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Kasteel Well Week 9: Germany (Part 2) – Munich & Salzburg

  • March 23, 2013
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Following my arrival in Munich, I began the usual hostel-hunting ritual. Luckily for me, this was a short hunt as my hostel was only about 2 blocks from the main train station. I arrived in mid-afternoon and set out to see some of the city before the sun went down. The hostel concierge pointed out a few plazas to check out so I started wandering in that general direction.

Some of the sights were familiar to me after visiting other European countries. The large rotary funneling traffic in many directions, the trams running on street-level tracks, and the random conglomeration of historic and modern buildings. After crossing too many lanes of traffic to cross the rotary (later on I would discover the underground concourse that would bypass such traffic), I was on a wide cobblestone avenue teeming with carts and buskers. People happily shuffled along the storefronts that lined the pedestrian area, many enjoying some of the sweets they rescued from one of the carts.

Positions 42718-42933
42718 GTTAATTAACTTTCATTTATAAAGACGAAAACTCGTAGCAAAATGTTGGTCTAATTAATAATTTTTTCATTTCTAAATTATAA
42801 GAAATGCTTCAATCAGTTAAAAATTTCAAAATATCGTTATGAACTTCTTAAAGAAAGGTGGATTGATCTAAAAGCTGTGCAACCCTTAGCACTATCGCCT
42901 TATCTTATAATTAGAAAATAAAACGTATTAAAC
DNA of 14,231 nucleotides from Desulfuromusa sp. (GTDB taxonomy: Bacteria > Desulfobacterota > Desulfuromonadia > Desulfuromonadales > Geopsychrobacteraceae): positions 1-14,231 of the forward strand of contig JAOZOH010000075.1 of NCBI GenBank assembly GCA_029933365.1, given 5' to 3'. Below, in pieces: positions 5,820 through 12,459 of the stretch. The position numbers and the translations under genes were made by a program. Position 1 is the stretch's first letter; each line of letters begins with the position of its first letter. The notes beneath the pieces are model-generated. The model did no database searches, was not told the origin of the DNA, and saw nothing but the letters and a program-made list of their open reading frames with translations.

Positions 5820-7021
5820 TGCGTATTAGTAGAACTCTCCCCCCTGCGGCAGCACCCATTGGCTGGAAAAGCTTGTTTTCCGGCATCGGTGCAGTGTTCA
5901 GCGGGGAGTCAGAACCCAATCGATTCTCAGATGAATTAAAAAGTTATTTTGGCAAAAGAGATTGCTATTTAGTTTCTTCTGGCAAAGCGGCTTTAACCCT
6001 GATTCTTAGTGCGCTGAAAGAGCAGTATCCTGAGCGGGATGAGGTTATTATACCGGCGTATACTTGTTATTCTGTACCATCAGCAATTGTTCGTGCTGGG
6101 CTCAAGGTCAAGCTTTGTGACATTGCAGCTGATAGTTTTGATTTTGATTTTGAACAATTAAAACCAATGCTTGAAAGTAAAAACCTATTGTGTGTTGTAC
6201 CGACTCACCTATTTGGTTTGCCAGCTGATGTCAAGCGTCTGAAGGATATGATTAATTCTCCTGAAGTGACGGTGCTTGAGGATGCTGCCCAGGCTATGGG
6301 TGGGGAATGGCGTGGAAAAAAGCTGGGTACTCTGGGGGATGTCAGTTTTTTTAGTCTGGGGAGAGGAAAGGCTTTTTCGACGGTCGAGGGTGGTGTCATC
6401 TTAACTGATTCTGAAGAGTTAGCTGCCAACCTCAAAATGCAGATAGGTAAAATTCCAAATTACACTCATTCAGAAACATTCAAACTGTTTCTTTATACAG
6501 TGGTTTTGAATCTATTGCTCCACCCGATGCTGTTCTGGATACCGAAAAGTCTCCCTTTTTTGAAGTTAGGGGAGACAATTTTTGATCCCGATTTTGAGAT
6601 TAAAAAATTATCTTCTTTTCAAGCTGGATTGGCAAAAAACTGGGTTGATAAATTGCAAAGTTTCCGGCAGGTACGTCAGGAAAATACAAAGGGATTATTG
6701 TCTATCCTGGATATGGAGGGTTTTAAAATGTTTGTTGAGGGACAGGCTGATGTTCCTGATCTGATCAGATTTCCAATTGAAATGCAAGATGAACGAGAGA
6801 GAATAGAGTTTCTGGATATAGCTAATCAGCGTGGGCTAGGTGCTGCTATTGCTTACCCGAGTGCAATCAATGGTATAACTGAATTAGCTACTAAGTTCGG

Marienplatz

Marienplatz